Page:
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The Roaring Twenties

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Introduction

"The Roaring Twenties" By 1919 America had survived the impact of the 1st world war and now wanted to revive her self. The United States was a rapidly changing country; Americans were living in the richest country in the world and the largest democracy. It soon became a vast land of opportunity. Americans believed that everyone had the right to be prosperous and successful; during the 1920's a great economic boom engulfed America. The boom became self-generating, with the help of new technology, natural recourses, mass production; mass marketing and a new found confidence. The mass production of cars began to stimulate the growth of many more industries that produced parts for the cars, such as; glass, metals, and tyres etc, this helped these industries to roar as their materials were now heavily in demand for the use of cars. The production of cars had a huge impact on America throughout the 20's. Owning a car brought many new opportunities and created productive and exciting lifestyles for the people of America. Giving a new independence and an immense sense of freedom to rural America. Enabling more people to travel to places they had never been, and to live where they chose but still enabled them to travel to work, benefiting bother labourers and their employers. Henry Ford, born in Michigan, 1863 developed an idea, which would make him the most powerful industrialist in America. ...read more.

Middle

By 1929, 10 million women were employed. The money they were earning gave them a new found freedom and independence, as they were now more self-reliant than they had ever been before. Middle class women could also now afford to buy household items such as; vacuums and washing machines, making their household tasks easier. As women were now earning a living of their own, they quickly became the target of advertising, helping to increase sales. However, although women were now able to work, they were still lower paid than men, employee's were inclined to employ them as they were seen as a source of cheap labour. As opportunities began to change for women, so did their life styles and appearance. Some young women began to show off their newfound freedom- know as "Flappers", showing that they could behave as they wished. They began to wear a great deal of make-up, cut their hair, dress as they had never done before in short skirts and low back gowns. Socially they began to rebel, having open relationships with men, drinking and smoking in public, behaving "inappropriately". They became "daring and provocative". Although their elders were appalled at such behaviour, the new women of the 20's began to enjoy challenging old expectations. During the 1920's a whole new world of entertainment began to engulf America, people wanted to forget about the war and enjoy themselves. Cinemas became increasingly popular and proved to provide a great source of entertainment. ...read more.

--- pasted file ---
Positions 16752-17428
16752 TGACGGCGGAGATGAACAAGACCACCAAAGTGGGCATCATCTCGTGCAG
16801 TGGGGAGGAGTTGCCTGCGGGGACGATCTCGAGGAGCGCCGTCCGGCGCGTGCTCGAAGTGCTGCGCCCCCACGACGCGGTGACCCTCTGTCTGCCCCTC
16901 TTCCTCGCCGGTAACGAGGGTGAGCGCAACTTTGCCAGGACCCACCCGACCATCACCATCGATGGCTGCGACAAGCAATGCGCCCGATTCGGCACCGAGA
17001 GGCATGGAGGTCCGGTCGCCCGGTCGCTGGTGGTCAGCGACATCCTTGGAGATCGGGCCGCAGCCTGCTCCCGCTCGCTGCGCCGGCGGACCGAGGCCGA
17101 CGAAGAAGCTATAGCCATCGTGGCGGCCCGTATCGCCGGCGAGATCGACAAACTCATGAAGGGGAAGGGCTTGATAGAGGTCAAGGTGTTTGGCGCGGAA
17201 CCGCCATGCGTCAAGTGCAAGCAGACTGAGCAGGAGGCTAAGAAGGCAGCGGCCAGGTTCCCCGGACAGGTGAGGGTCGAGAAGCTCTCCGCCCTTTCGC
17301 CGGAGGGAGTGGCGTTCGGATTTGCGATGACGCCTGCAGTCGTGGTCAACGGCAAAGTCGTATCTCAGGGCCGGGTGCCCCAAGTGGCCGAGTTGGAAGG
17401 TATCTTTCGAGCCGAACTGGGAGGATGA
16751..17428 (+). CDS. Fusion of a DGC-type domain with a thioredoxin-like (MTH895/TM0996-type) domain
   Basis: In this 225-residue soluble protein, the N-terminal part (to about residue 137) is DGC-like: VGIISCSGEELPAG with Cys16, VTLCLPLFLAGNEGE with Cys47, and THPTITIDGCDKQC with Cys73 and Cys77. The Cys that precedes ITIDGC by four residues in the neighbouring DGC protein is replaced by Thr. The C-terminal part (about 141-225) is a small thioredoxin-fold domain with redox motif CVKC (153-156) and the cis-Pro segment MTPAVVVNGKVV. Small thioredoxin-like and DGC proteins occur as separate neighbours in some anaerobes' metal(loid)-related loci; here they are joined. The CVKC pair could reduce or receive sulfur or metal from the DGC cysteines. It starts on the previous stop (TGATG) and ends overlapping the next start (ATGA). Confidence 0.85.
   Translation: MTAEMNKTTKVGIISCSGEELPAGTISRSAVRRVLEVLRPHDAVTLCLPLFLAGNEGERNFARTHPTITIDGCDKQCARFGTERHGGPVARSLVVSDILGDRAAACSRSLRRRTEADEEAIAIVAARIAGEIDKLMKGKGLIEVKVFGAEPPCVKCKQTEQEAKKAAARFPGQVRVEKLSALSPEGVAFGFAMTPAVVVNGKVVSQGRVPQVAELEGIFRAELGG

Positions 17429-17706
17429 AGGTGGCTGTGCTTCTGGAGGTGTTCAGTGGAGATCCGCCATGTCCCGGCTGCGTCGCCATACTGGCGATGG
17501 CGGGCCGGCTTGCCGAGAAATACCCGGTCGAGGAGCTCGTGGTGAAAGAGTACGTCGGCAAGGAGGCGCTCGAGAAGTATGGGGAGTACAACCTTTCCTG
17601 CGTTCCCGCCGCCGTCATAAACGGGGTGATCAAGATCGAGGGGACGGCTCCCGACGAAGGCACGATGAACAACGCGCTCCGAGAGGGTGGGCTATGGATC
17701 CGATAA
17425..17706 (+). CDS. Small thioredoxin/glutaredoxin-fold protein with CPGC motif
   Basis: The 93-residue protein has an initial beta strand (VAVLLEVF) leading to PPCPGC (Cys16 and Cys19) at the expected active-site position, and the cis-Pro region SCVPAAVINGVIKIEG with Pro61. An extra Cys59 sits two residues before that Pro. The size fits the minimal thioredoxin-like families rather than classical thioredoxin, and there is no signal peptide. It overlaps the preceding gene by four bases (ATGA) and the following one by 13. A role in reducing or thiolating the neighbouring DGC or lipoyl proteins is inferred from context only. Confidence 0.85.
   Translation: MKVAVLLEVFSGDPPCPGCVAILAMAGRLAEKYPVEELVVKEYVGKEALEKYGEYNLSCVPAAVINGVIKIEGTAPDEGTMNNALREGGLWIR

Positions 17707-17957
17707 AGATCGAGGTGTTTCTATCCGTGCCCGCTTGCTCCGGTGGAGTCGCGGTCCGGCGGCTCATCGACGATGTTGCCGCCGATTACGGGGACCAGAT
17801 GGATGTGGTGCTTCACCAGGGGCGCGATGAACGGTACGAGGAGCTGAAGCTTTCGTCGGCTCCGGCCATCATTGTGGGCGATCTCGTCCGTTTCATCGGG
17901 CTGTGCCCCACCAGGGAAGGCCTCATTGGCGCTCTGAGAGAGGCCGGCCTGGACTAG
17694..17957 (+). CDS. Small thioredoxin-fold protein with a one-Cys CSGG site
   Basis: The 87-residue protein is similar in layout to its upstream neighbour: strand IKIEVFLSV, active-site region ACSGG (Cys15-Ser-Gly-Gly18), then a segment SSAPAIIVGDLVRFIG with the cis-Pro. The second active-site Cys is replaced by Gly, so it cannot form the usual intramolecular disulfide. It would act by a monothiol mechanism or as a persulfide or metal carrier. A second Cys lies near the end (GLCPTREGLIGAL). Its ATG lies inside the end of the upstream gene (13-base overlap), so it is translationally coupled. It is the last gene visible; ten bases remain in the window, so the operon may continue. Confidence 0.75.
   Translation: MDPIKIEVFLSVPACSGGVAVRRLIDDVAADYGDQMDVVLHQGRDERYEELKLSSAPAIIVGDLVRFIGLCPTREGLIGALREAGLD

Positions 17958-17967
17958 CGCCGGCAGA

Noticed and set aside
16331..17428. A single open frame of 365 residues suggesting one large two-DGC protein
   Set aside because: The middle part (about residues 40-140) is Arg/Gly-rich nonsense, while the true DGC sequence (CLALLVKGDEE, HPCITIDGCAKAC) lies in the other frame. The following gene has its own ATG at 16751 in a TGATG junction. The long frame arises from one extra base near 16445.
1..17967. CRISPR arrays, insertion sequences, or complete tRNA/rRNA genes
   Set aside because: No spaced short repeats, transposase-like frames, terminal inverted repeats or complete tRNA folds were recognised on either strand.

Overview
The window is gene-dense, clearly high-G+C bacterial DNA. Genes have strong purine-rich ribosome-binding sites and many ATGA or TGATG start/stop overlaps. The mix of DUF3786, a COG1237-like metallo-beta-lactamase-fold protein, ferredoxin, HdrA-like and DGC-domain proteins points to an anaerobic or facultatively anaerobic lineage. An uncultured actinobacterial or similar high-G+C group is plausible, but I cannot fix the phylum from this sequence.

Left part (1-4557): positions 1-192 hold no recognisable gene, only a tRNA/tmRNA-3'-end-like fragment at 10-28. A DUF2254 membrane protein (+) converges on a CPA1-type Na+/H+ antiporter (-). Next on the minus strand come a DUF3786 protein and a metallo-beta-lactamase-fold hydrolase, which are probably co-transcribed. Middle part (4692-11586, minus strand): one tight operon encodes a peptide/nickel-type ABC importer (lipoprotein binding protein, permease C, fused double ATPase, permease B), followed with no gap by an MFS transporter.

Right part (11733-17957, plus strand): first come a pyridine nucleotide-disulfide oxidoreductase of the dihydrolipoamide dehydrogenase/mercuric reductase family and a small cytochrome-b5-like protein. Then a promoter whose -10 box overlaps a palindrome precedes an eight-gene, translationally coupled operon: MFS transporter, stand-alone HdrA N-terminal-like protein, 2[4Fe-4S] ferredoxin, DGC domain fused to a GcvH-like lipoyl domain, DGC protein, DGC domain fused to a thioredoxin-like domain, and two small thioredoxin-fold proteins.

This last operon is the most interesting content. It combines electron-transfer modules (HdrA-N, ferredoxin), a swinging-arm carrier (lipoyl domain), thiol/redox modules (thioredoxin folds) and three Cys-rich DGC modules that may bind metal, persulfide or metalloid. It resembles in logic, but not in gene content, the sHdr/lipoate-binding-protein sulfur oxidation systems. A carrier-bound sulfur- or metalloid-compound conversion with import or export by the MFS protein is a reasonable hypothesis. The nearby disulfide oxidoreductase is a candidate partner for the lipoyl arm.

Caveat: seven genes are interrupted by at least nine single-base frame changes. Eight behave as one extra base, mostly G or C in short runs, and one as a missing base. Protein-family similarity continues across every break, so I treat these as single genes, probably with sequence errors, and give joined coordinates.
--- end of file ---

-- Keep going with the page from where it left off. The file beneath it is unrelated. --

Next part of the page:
Conclusion

Through out the 1920's the horrifying acts of the Klu Klux Klan flourished as the klan spread further than south with its constantly growing three million members. The members of the klan were thoroughly disguised, wearing long white hooded cloaks concealing their faces and bodies. They swept through towns and villages terrorising and murdering all blacks, Jews and Catholics in their path. "Fighting for native white protestant supremacy" Blacks suffered horrifically with nowhere to seek help, lacking the support of police, as many of them were secretly members of the klan themselves. Others who were not part of the klan chose to turn a blind eye to the racial hatred which continued to roar through out the 1920's. After 1925, the klan members began to decline due to the onset of the Great Depression. This period failed to roar for many people. Six million families had an income of less than $1000 a year. The government provided no welfare support for these people. Agriculture suffered greatly as prices fell to the advantage of the consumer, many farmers began to leave their farms and hometowns, as the new life of the city began to beckon them, offering a more prosperous future. Although the conditions for blacks improved slightly, a great deal of racial discrimination and general poverty remained largely overlooked. However, over all the 1920's certainly roared for the majority of American's, creating a great mark in American History. They were living lives of great change, prosperity and success. Charlotte Kingsley-Brooks History Course Work ...read more.

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